Jurassic Park (1993) Directed by Steven Spielberg. With Sam Neill, Laura Dern, Jeff Goldblum and Richard Attenborough.
In 1993 the shock and awe on the face of Sam Neill’s character upon first sight of dinosaurs in Steven Spielberg’s Jurassic Park was mirrored on the faces of cinema audiences around the globe, as CGI fulfilled its potential in a family blockbuster for the first time. While it perhaps wasn’t the seismic cultural earth-shaker that was Star Wars in the late 1970’s, it was nevertheless a massively significant watershed moment for live action/CGI integration and served as a blueprint to names like Bay, Cameron, Jackson, Emmerich…even George Lucas himself, for what could now be achieved.
Adapted for the screen from the Michael Crichton novel, the film is based on the fantastic notion of using preserved dinosaur DNA from ancient tree sap to regrow dinosaurs in the modern age. Richard Attenborough plays a Walt Disney type – the man responsible for building a park attraction that ‘safely‘ showcases the wonder of live dinosaurs to the paying public. In this regard, the film shares DNA with Chrichton’s own Westworld and Charlie and the Chocolate Factory, as John Hammond (Attenborough), test-runs the park in the hope of gaining legal and scientific approval.
When it comes to thrill and suspense, Spielberg is a sure bet. While Jurassic Park might not posses the same depth of character as Jaws or Raiders, the big ideas and overall execution do enough to cover Sam Neill and Laura Dern’s slightly bland, template-like leading turns. Attenborough and Jeff Goldblum are comfortably the film’s most appealing presences, the latter giving a typically offbeat performance and delivering all the best lines as he smirks his way through the film.
Composer John Williams provides magisterial themes that imbue the images with a grand old sense of scale. The visual effects are a creative combination of rubbery realness and CG. Nothing in the way the movie is produced feels cheap or settled for.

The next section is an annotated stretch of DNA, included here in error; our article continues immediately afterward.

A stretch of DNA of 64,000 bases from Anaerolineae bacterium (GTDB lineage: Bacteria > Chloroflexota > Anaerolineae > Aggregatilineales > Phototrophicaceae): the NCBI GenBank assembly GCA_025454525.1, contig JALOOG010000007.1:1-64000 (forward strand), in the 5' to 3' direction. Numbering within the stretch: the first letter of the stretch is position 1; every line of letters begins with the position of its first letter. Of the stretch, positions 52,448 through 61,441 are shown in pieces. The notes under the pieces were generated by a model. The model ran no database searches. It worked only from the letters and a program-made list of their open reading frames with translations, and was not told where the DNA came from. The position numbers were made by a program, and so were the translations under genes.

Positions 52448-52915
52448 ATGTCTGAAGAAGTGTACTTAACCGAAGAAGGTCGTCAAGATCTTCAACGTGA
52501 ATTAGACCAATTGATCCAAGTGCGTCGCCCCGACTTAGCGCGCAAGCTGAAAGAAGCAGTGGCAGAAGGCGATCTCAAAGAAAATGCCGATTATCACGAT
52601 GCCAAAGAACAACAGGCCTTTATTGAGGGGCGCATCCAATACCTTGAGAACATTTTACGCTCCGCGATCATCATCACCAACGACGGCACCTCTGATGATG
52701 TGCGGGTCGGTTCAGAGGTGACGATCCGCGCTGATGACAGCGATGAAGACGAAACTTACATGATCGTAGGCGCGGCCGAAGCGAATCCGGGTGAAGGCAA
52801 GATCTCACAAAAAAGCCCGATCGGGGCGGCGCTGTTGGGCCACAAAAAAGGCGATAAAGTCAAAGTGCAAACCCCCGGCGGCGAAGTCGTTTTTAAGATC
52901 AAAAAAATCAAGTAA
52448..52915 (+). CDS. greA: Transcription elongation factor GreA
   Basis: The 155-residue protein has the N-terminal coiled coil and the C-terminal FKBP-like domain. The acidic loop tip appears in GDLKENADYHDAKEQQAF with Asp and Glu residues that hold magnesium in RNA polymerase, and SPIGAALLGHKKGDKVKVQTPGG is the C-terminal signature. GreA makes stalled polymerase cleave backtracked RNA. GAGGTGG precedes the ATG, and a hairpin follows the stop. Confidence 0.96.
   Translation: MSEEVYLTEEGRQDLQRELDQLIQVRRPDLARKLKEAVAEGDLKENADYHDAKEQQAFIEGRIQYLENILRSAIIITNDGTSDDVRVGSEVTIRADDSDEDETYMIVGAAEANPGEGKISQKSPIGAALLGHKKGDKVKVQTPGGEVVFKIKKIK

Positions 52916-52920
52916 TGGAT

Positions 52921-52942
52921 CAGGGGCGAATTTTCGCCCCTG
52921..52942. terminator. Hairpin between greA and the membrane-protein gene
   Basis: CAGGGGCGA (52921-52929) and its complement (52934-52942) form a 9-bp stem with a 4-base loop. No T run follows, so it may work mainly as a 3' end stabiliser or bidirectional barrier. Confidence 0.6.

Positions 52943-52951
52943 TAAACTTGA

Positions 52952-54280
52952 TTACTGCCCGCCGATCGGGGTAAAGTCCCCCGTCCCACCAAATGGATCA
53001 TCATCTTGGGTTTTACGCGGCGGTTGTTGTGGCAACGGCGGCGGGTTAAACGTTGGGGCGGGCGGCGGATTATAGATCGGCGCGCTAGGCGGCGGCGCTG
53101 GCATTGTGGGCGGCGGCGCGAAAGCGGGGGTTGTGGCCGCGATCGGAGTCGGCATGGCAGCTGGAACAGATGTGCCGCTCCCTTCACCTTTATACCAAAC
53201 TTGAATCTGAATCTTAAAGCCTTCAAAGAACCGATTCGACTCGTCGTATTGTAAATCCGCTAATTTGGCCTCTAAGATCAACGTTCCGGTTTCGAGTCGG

Despite a few flaws, the film is widely considered a classic. For my money it doesn’t quite stretch to perfection but the CGI that wowed audiences back in ’93 works well over 25-years on. The ending might seem a little abrupt in its exit-through-the-gift-shop execution and some of the plot developments feel formulaic, but the ambitious technical achievement and overall ideas, grouped together with the real star attractions (namely the dino’s) do not disappoint. 4/5
I do know some bloggers that would give you he’ll for saying it’s not a classic. I think time determines that more than anything. Jurassic Park still works 21years later.
Yes, if my review fell into the wrong hands, I imagine the natives would be out in force with their fire torches and pitch forks. As my review said, I like the film, but you don’t hear it gushed over in the same tones as, say, Jaws or Raiders of the Lost Ark. I’d settle on calling it a semi-classic, if such a thing is allowed to exist.
I can agree that it’s not quite the classic that it used to be. I used to love it, but I realized during my most recent viewing that the characters are so cookie-cutter that there’s nothing for me to care about.
You’ve hot the nail on the head there. If you compare the characters in Jurassic Park to those in, say, Jaws, you really notice the gap in quality. That said, there are a lot of other things to admire. Thank you for commenting.
I just rewatched it, and my opinion is now a bit more positive. The characters are a bit cookie-cutter, but considering the circumstances of the story, they offer enough of a human element (as well as a lot of subtle humor) to care about (that’s what low expectations going in can do). There are a few continuity issues/plot holes (i.e. the t-rex pen turning into a cliff; what the heck was the raptor standing on when it popped its head through the ceiling?; etc…), but the action scenes make up for them (the t-rex’s reentry at the end is epic). It’s not as good as Jaws, but it’s still decent.